Thailand Deports 163 Hmong Back to Laos

By AMBIKA AHUJA
The Associated Press
Saturday, June 9, 2007; 3:45 PM

BANGKOK, Thailand -- Thailand deported 163 ethnic Hmong asylum-seekers to Laos on Saturday who authorities said had entered the country illegally in recent years trying to reach a large refugee camp.

The deportations come after one of the most prominent Hmong exiles, former guerrilla leader Vang Pao, was charged in U.S. federal court in California last Monday with plotting to overthrow Laos' communist government.

Vang Pao, 77, led CIA-backed Hmong forces as a general in the Royal Army of Laos in the 1960s and 1970s. After he emigrated to the U.S. around 1975, he pledged to lead his people back to a free, democratic Laos.

Tharit Charungvat, a spokesman for Thailand's Foreign Ministry, said Saturday's expulsions were not related to the charges against Vang Pao.

"There is no link to this case whatever. ... It's the policy to send back illegal immigrants, that's all," he said.

The deportees had been detained at four police stations near a large Hmong refugee settlement in Thailand's Phetchabun province, about 185 miles north of Bangkok, Thai and Lao officials said.

Tharit said the deportations took place without resistance. Laos Foreign Ministry spokesman Yong Chanthalansy also said the repatriation process was not forced and that the hand-over was peaceful.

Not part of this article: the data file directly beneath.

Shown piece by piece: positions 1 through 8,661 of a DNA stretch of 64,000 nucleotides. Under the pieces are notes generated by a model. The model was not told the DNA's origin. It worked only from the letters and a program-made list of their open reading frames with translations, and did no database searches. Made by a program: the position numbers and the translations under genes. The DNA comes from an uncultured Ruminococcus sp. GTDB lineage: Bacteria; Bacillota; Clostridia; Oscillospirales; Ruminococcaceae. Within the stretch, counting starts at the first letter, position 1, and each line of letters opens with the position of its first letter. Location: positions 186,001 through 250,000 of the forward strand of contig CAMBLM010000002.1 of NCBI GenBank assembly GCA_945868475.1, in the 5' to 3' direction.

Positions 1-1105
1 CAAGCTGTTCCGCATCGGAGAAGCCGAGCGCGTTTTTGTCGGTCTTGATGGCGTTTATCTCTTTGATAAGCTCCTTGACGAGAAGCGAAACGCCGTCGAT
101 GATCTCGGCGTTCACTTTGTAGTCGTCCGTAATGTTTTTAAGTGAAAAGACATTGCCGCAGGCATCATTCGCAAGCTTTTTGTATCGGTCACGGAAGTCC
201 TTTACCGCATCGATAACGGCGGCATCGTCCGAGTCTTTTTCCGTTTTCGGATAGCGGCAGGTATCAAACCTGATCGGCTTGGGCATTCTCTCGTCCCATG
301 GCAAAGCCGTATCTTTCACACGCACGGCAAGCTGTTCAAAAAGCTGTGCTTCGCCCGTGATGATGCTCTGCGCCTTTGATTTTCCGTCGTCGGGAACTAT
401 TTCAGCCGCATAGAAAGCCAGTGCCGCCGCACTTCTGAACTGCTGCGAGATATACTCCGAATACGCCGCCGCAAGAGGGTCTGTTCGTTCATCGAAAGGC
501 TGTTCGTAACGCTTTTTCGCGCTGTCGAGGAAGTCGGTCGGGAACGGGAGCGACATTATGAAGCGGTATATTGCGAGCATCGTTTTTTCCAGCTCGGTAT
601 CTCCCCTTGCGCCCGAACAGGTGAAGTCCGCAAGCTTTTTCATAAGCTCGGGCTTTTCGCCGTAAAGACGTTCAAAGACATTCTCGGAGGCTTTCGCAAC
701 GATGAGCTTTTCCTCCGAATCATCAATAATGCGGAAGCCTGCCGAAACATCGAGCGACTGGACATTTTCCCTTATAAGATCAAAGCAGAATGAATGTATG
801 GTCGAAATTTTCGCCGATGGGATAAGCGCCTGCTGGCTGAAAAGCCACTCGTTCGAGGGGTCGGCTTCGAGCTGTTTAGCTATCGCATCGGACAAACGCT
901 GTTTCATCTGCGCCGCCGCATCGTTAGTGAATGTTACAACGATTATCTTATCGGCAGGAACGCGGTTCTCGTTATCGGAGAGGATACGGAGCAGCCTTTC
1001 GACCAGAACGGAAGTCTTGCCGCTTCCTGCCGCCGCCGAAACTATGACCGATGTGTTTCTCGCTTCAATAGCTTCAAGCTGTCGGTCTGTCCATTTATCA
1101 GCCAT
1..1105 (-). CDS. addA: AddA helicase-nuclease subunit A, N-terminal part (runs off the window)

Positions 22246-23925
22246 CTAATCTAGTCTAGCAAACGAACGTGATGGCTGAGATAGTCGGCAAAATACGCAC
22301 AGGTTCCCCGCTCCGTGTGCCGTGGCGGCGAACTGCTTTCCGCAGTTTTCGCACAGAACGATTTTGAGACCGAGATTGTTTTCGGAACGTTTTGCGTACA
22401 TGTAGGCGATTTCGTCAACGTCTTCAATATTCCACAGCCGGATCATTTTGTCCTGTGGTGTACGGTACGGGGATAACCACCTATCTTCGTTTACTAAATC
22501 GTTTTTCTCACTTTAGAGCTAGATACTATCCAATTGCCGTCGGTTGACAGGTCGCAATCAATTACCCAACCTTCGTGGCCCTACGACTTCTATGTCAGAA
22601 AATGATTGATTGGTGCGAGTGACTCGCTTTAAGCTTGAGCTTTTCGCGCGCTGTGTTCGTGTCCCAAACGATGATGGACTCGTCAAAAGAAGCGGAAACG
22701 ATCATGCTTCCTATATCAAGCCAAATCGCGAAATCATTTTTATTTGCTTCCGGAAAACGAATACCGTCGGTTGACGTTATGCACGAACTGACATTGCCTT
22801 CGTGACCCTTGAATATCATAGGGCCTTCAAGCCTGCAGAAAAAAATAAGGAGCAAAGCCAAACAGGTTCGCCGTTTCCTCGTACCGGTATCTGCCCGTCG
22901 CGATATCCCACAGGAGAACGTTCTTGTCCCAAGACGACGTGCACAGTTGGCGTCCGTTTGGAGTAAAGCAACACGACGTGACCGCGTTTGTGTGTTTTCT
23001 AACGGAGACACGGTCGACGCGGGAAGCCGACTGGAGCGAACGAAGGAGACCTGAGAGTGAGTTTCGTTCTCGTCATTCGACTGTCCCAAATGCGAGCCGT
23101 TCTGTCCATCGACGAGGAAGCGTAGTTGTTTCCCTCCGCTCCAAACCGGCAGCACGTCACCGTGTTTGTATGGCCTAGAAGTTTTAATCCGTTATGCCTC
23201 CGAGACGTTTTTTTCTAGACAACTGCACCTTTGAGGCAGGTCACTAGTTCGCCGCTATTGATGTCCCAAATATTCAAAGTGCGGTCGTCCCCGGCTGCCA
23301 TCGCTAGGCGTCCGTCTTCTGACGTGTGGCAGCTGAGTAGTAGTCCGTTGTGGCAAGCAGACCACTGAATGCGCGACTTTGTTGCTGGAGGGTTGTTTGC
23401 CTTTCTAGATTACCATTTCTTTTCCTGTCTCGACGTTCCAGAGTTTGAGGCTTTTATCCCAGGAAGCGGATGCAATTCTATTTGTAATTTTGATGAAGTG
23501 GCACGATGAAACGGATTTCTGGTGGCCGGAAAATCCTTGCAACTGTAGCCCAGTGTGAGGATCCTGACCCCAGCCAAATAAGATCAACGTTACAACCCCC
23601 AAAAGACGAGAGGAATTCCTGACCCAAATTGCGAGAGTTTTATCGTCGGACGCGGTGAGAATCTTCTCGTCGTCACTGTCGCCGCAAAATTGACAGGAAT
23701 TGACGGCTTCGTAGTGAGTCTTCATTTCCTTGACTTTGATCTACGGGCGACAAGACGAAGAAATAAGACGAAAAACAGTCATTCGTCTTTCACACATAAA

However, the California-based Fact Finding Commission, a group that lobbies for the rights of the Hmong, claimed the Thai military beat some of the asylum-seekers and used tear gas and stun guns as they were rounded up to be sent home.

The claim could not be independently verified, although the group has provided reliable information in the past. Kitty McKinsey, a U.N. High Commissioner for Refugees representative in Thailand, said her office had not been informed of the deportations, and she would not comment.

About 8,000 Hmong refugees live at the Huay Nam Khao refugee camp, claiming they fled Laos to escape persecution from the government, which distrusts the tribal group because it sided with the pro-American government against the communists during the Vietnam War.

More than 300,000 Laotian refugees, mostly Hmong, fled into Thailand after the communist takeover in 1975. Most later resettled in the U.S. and elsewhere, but thousands stayed behind, some adjusting to the new hard-line regime and others seeking refuge in the jungle.

In March, Amnesty International alleged the government was hunting the tribe's members down in the jungle. The government denied the accusation.

In May 2005, the last major Hmong refugee camp in Thailand was closed, and in what was supposed to be the final big movement of Hmong refugees, some 15,000 were relocated to the United States. Thousands more slipped across the border from Laos to reach the camp at Huay Nam Khao.

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